Commentary: Take that Chia Obama off your Christmas list

The (Tacoma) News TribuneDecember 11, 2010 

I wasn’t so much worried about being accused of racism when I approached the register at the Pearl Street Rite Aid.

Instead I was worried they wouldn’t sell me the “Chia Obama Special Edition.”

I’d rushed to the store Thursday evening after a friend in Bremerton had seen clerks at his Rite Aid removing the product from a display.

They were leaving “Chia Lincoln,” “Chia Washington” and “Chia Statue of Liberty.” But they said they’d gotten orders from headquarters to remove not just “Determined” Chia Obama, but “Happy” Chia Obama as well.

Both versions had, it seems, been recalled.

Not recalled-recalled, but banished from the stores nationwide. Somehow, though, the order hadn’t reached Tacoma. So I remained as calm as could be expected, made small talk with the clerk and tried not to run to my car after the transaction was completed.

Friday morning I called Rite Aid spokeswoman Ashley Flower.

“Some of our customers felt we were making some sort of political statement with the Obama Chias,” Flower said. “That was not our intention.”

Did they object because they thought the chain was promoting the president or because it was somehow offensive?

“That’s between our customers and the company,” Flower said.

Not wanting to get between Rite Aid and its customers, I called the company listed on the bottom of the box – Joseph Enterprises Inc. in San Francisco – and I got a call back from Joe Pedott.

Yes, that Joe Pedott.

You can have your Ron Popeil. Keep your ShamWow and your Shake Weight. Joe Pedott is the marketing whiz who popularized not just the Chia Pet in all of its iterations, but also The Clapper.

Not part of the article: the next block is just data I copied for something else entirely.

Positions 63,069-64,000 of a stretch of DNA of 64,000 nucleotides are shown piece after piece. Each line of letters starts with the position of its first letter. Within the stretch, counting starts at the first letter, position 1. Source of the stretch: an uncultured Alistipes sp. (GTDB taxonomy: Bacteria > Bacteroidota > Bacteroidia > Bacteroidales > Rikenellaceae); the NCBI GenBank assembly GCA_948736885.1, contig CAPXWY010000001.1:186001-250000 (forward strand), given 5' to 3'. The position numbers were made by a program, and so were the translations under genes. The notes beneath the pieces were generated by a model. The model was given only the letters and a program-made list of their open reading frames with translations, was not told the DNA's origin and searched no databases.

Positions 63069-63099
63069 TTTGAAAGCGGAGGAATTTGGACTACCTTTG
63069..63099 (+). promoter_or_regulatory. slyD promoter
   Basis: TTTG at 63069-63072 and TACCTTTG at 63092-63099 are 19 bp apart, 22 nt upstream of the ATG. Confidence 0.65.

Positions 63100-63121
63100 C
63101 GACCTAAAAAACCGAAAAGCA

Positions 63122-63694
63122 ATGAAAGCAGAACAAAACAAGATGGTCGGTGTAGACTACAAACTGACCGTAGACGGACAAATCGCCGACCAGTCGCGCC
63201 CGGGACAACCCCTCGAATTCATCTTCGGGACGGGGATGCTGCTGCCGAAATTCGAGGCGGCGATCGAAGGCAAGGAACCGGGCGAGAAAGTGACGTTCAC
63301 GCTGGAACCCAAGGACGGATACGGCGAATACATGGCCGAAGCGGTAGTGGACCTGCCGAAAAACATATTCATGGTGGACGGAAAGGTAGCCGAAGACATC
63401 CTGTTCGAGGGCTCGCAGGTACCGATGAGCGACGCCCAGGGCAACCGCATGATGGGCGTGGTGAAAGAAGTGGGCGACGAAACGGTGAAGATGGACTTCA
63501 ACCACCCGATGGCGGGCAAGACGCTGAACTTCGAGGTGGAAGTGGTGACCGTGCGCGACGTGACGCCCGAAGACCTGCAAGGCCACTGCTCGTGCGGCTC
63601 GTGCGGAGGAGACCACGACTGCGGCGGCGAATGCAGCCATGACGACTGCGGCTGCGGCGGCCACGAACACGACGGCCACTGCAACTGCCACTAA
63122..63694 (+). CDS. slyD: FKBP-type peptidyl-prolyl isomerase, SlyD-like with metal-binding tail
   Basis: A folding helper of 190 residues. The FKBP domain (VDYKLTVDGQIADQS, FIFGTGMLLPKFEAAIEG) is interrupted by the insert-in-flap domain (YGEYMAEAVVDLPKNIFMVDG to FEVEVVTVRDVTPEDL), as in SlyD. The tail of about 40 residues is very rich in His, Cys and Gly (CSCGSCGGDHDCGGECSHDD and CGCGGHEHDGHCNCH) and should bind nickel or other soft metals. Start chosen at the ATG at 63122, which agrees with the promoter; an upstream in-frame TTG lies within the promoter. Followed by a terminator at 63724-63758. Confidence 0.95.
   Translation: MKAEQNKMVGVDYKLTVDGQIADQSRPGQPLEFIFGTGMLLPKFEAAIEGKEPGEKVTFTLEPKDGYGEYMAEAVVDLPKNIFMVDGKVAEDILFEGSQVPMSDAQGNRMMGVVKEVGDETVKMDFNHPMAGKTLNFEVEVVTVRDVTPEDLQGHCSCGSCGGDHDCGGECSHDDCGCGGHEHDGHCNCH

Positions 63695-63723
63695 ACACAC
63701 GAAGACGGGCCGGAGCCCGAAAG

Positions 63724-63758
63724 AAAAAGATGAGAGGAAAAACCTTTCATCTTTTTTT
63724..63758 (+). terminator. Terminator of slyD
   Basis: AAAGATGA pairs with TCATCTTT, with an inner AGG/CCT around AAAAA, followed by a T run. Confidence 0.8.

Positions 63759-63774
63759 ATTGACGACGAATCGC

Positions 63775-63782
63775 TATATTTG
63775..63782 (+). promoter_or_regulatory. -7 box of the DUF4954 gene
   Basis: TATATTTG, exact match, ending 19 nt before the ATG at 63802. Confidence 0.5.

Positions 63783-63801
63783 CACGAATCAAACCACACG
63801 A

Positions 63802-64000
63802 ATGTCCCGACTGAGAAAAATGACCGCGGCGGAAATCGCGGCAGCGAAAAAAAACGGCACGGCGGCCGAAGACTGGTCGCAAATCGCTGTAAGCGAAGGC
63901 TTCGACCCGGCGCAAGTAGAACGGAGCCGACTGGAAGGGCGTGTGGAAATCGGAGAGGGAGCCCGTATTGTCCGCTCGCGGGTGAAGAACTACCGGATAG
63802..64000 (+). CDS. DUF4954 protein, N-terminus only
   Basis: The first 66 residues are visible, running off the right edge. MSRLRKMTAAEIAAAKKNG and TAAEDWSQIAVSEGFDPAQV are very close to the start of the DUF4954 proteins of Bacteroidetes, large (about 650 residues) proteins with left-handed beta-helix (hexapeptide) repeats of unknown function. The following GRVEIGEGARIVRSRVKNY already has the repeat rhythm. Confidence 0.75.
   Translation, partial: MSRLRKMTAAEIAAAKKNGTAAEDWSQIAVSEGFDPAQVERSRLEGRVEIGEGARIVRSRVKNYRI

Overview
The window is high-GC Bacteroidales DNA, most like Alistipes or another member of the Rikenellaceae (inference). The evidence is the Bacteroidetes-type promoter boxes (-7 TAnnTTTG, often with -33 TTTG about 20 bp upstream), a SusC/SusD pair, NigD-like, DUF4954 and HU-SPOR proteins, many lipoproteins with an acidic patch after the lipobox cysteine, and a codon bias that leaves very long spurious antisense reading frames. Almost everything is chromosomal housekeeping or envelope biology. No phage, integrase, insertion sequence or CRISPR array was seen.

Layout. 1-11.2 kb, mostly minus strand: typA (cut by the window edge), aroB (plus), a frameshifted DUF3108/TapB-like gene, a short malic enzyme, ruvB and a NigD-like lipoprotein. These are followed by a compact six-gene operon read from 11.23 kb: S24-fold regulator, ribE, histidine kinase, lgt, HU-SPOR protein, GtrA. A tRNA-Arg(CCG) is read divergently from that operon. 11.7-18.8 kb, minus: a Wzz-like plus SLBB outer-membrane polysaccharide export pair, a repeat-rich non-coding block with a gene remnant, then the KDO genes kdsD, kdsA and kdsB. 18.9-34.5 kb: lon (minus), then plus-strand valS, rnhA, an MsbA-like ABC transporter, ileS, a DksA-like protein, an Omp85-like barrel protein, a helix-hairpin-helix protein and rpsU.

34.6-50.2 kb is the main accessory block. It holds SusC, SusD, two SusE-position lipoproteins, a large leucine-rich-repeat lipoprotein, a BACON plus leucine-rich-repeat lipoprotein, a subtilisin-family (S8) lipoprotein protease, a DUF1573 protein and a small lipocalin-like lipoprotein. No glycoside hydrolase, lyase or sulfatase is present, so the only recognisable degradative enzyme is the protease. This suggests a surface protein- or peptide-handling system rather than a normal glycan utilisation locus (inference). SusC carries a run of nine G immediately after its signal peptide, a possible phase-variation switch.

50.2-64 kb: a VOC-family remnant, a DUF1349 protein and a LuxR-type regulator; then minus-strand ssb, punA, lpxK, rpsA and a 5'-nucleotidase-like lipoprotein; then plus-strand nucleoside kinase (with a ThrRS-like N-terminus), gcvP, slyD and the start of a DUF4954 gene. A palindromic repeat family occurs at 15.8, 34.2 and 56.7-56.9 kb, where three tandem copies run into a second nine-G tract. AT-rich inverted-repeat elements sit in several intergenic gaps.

Yes, that Clapper.

He told me the story of Chia Obama, an idea that came to him in a dream. Actually, a nightmare.

It was after the 2008 election, and the mood of the country reminded Joe of the Great Depression, which he had lived through as a child in Chicago. Even though he is a lifelong Republican, he said he voted for Obama because of his message of hope (and, Pedott said, after Sarah Palin was put on the GOP ticket).

So out of this feeling of despair for his country came a vision for an inspirational gift item featuring the new president.

“I got obsessed,” he said.

The Chia Obama should be familiar to anyone acquainted with the Chia Pet. In other words, everybody. Pedott bought the rights to the novelty in 1977 and sells half a million a year.

It’s even in the Smithsonian.

Yes, that Smithsonian.

My special edition says “Barack Obama 44th President USA” on the front of the pedestal and “Yes We Can” on the side. The box includes the message: “Hail to the Ch-Ch-Ch-Chief.”

I told Pedott that I’d chosen “Determined” Chia Obama because it was, you know, more dignified. He assured me I’d bought “the good one.”

Initial sales were excellent. But in April 2009, responding to complaints from customers, Walgreens said “No You Can’t.” Six months later, CVS/pharmacy followed suit.

And now, Rite Aid.

“I have a product everyone wants – there is tremendous demand – and they can’t get it,” Pedott told me. “Why? Because the stores are afraid of offending people and I don’t understand how.”

The funny thing though – funny peculiar, not funny ha-ha – is that according to Joe, Obama loves it. Shortly after the election, he showed the product to a Chicago woman who was a longtime Obama friend. She arranged for Pedott to be invited to a May 17 reception in Indianapolis, where he gave a copy of the Chia to the president and posed for pictures.

“He said, ‘This is a very nice likeness of me, but I have green hair,’” Pedott said of the president’s reaction.

Still, the stores remained skittish. He even developed the Lincoln, Washington and Statue of Liberty Chias to make retailers more comfortable. They weren’t.

“I get messages saying it’s racist,” Pedott said. “It really hurts me.”

McClatchy Washington Bureau is pleased to provide this opportunity to share information, experiences and observations about what's in the news. Some of the comments may be reprinted elsewhere in the site or in the newspaper. We encourage lively, open debate on the issues of the day, and ask that you refrain from profanity, hate speech, personal comments and remarks that are off point. Thank you for taking the time to offer your thoughts.

Commenting FAQs | Terms of Service